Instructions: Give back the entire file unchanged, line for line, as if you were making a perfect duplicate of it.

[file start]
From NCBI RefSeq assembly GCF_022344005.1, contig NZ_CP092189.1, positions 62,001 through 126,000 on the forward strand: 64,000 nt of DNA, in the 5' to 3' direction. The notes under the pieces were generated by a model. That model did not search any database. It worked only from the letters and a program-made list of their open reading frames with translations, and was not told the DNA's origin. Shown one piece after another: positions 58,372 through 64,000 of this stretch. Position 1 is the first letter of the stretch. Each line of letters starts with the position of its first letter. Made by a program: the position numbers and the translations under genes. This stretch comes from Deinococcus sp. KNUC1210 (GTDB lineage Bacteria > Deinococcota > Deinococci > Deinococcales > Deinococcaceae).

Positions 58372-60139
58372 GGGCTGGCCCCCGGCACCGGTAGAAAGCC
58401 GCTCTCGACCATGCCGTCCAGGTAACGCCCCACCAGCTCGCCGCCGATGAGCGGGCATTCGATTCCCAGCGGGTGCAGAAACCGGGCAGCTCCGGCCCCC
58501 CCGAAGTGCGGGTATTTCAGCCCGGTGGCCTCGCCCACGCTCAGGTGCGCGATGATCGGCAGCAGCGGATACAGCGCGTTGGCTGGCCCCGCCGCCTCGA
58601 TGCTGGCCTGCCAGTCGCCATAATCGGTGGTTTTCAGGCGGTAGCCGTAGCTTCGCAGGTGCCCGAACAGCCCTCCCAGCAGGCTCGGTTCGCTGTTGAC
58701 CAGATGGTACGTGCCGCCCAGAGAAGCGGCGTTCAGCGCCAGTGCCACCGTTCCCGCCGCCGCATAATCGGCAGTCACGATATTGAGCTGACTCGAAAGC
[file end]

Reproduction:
From NCBI RefSeq assembly GCF_022344005.1, contig NZ_CP092189.1, positions 62,001 through 126,000 on the forward strand: 64,000 nt of DNA, in the 5' to 3' direction. The notes under the pieces were generated by a model. That model did not search any database. It worked only from the letters and a program-made list of their open reading frames with translations, and was not told the DNA's origin. Shown one piece after another: positions 58,372 through 64,000 of this stretch. Position 1 is the first letter of the stretch. Each line of letters starts with the position of its first letter. Made by a program: the position numbers and the translations under genes. This stretch comes from Deinococcus sp. KNUC1210 (GTDB lineage Bacteria > Deinococcota > Deinococci > Deinococcales > Deinococcaceae).

Positions 58372-60139
58372 GGGCTGGCCCCCGGCACCGGTAGAAAGCC
58401 GCTCTCGACCATGCCGTCCAGGTAACGCCCCACCAGCTCGCCGCCGATGAGCGGGCATTCGATTCCCAGCGGGTGCAGAAACCGGGCAGCTCCGGCCCCC
58501 CCGAAGTGCGGGTATTTCAGCCCGGTGGCCTCGCCCACGCTCAGGTGCGCGATGATCGGCAGCAGCGGATACAGCGCGTTGGCTGGCCCCGCCGCCTCGA
58601 TGCTGGCCTGCCAGTCGCCATAATCGGTGGTTTTCAGGCGGTAGCCGTAGCTTCGCAGGTGCCCGAACAGCCCTCCCAGCAGGCTCGGTTCGCTGTTGAC
58701 CAGATGGTACGTGCCGCCCAGAGAAGCGGCGTTCAGCGCCAGTGCCACCGTTCCCGCCGCCGCATAATCGGCAGTCACGATATTGAGCTGACTCGAAAGC